In the Interim: Rekindling the spark, living with intention

Before you tell your life what you intend to do with it, listen for what it intends to do with you. Before you tell your life what truths and values you have decided to live up to, let your life tell you what truths you embody, what values you represent. ~ Parker Palmer

It’s now two thousand and twenty-two, and we have so much work to do…

Albert Schweitzer said…”At times our own light goes out and is rekindled by a spark from another person. Each of us has cause to think with deep gratitude of those who have lighted the flame within us.”

For the last year and a half we’ve been walking on shifting ground. And before this, not a few us have experienced periods of darkness and uncertainty…a dimming, or even the total absence of the light of hope and faith in our lives. In those bleak and empty times, someone, or something, sparked and rekindled that inner light…and helped you move on.  Think on this and be grateful.

Now…I would ask you think on those times when YOU were the one that helped to light a candle of hope, or companionship, or compassion, or equal justice for someone (or something) in their personal darkness.

This is harder to do because we’ve been told since infancy that pride is a sin and not to be full of ourselves. I say NO to that. I believe we need to identify and take pride in what we are good at, otherwise, how else can we use that gift or strength to benefit others?

Our theme for this month of January is “Living with Intention.”

At the start of a new year some of us might struggle with looking at all the things we haven’t accomplished or tended to, despite our best intentions. As we think about living with intention as a way of connection to meaning and purpose, hear these words of wisdom from author and spiritual teacher of living in the real, hard beauty of life, Anne Lamott:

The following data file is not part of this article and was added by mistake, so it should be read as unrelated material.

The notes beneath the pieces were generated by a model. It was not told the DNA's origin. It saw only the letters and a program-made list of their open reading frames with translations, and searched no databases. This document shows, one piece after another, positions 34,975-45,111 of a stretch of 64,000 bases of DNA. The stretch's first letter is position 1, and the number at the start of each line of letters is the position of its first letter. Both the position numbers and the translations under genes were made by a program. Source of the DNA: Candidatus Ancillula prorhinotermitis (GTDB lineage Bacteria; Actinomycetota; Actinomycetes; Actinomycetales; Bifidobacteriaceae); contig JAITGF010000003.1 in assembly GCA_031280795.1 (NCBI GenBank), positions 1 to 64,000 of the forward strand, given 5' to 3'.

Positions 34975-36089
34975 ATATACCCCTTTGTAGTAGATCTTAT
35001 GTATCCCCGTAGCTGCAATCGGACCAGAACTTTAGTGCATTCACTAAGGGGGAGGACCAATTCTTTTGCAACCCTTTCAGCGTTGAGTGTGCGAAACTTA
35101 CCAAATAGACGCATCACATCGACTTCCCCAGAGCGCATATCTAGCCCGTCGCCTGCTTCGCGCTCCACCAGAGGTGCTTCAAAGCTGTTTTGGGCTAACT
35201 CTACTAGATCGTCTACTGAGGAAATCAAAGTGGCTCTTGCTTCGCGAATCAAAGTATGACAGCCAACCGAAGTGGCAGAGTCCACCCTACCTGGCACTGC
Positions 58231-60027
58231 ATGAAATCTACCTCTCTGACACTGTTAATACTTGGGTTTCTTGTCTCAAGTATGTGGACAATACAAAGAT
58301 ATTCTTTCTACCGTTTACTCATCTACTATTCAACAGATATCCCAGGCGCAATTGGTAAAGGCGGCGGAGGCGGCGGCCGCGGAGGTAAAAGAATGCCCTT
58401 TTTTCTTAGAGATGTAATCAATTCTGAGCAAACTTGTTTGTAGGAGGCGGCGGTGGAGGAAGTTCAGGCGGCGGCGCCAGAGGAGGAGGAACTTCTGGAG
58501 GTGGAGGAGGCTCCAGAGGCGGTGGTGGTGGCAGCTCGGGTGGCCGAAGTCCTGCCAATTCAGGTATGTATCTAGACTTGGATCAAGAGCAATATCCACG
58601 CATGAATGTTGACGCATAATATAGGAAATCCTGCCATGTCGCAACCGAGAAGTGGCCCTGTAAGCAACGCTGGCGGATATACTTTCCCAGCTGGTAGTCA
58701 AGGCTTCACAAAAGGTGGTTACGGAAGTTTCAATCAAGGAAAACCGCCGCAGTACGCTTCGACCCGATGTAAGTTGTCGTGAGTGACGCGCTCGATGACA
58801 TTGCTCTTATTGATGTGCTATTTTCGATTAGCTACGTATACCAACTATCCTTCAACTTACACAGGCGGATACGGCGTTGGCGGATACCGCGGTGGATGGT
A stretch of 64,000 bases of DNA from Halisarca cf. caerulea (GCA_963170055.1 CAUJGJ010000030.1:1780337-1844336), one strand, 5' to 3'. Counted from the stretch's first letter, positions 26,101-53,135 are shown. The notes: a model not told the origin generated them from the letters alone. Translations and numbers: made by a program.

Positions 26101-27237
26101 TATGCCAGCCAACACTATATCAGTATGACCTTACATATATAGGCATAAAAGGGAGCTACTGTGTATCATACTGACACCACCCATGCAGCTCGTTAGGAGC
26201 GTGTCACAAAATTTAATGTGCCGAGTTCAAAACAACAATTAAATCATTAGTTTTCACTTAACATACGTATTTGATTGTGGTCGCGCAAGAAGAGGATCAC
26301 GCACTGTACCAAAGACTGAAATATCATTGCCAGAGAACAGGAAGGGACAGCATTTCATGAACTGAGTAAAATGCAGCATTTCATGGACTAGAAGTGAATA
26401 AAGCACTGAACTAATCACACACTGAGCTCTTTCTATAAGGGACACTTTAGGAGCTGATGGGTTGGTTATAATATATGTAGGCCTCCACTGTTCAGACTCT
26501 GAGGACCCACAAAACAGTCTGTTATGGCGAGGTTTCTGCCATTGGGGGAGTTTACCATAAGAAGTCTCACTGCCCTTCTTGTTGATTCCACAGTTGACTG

“Oh my God, what if you wake up some day and you never got your memoir or novel written; or you didn’t go swimming in warm pools and oceans all those years because your thighs were too jiggly and you had a nice big comfortable tummy; or you were just so strung out on perfectionism and people pleasing that you forgot to have a big juicy creative life, of imagination and radical stillness and staring off into space like when you were a kid?

It’s going to break your heart. Don’t let this happen. Repent just means to change direction––and is NOT to be said by someone who is waggling their finger at you. Repentance is a blessing. Pick a new direction and aim for that. Shoot the moon.”

Resilience and flexibility have been our mantras. I am so grateful for everyone here at UCV who continue to be nimble and quick to meet every challenge while caring deeply for our community in the safest ways possible. These times of uncertainty, when we must hold any plans loosely and be prepared to shift, we can reframe these challenges as opportunities. These moments, even with the loss and pain they may bring, are creative to their core, calling on our ability to reinvent, reimagine, and make the seemingly impossible very much possible.

My prayer-wish for us all is: “Let there be light.”


Reverend Lara Cowtan

Interim Minister, Vancouver Unitarians



In the Interim • Interim Ministry